The past and present of whales in South Georgia

South Georgia’s first whaling station

The past is very present in South Georgia. The Southern Hemisphere’s first industrial whaling station sits in Grytviken. The rusting red interior of the former processing plant, stripped of their asbestos filled outer shell, once processed dozens of whales per day. It was one of six land based and 13 floating whaling stations that once operated in South Georgia, which combined killed over 175,000 whales within a day’s sail of the island. The South Georgia Museum has done an amazing job preserving the artefacts from the village that used to be Grytviken and providing visitors with the historical context of the remaining structures.

Relics from the early whaling era

Whales bones are also a constant reminder of the past. When the whaling station first operated in Grytviken in 1904, only the whale’s blubber was used and King Edward Cove became full of rotting carcasses. A law passed around 1920 meant that the whole of each whale killed had to be used. The bones, blubber and meat were all then processed, leaving nothing behind. This means that the bones left scattering the shores of South Georgia come from a definitive time period. Some of them are big: the photo below shows a whale skull with a fur seal pup asleep on it near the Grytviken shoreline.

Combining old and new to understand South Georgia’s recovering whale populations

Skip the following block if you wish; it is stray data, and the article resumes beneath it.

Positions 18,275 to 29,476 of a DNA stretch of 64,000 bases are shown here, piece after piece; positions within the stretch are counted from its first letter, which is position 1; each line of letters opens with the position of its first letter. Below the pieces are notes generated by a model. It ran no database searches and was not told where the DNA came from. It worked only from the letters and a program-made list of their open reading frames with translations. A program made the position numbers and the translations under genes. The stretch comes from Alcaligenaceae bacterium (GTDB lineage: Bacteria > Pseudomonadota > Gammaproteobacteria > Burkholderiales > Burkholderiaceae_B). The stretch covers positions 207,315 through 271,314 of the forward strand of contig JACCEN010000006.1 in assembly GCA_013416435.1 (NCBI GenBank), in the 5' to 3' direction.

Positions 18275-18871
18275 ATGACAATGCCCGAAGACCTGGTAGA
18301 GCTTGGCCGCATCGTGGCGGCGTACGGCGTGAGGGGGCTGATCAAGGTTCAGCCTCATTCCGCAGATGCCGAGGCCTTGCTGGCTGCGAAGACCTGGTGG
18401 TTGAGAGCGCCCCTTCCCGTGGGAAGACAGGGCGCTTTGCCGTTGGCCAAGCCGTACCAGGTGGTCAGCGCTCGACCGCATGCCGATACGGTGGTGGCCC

Researchers from the British Antarctic Survey (BAS) and Oregon State University (OSU) are using the 100-year old bones to understand how whale populations have changed in the century since whaling. The bones yield both DNA and micro-chemical markers called stable isotopes. The DNA gives an understanding of how the South Atlantic and South Pacific were connected at the onset of the whaling era. The stable isotopes reflect where and what the whales were eating 100 years ago, providing insight into their position in the food chain. Skin samples from whales living today, collected using minimally invasive remote biopsy systems, provides a present-day contrast to this information. Angie Sremba and Scott Baker from OSU have looked at changes in genetic diversity and connectivity of blue whales around South Georgia since the whaling era. Now, Jen Jackson from BAS is applying similar methods to assess how fin and humpback whale populations have changed over the past century. The data from our two satellite tagged humpback whales will also provide insight into how that species use South Georgia today – although as you can see from the tracks below, whales can have quite different journeys around the region.

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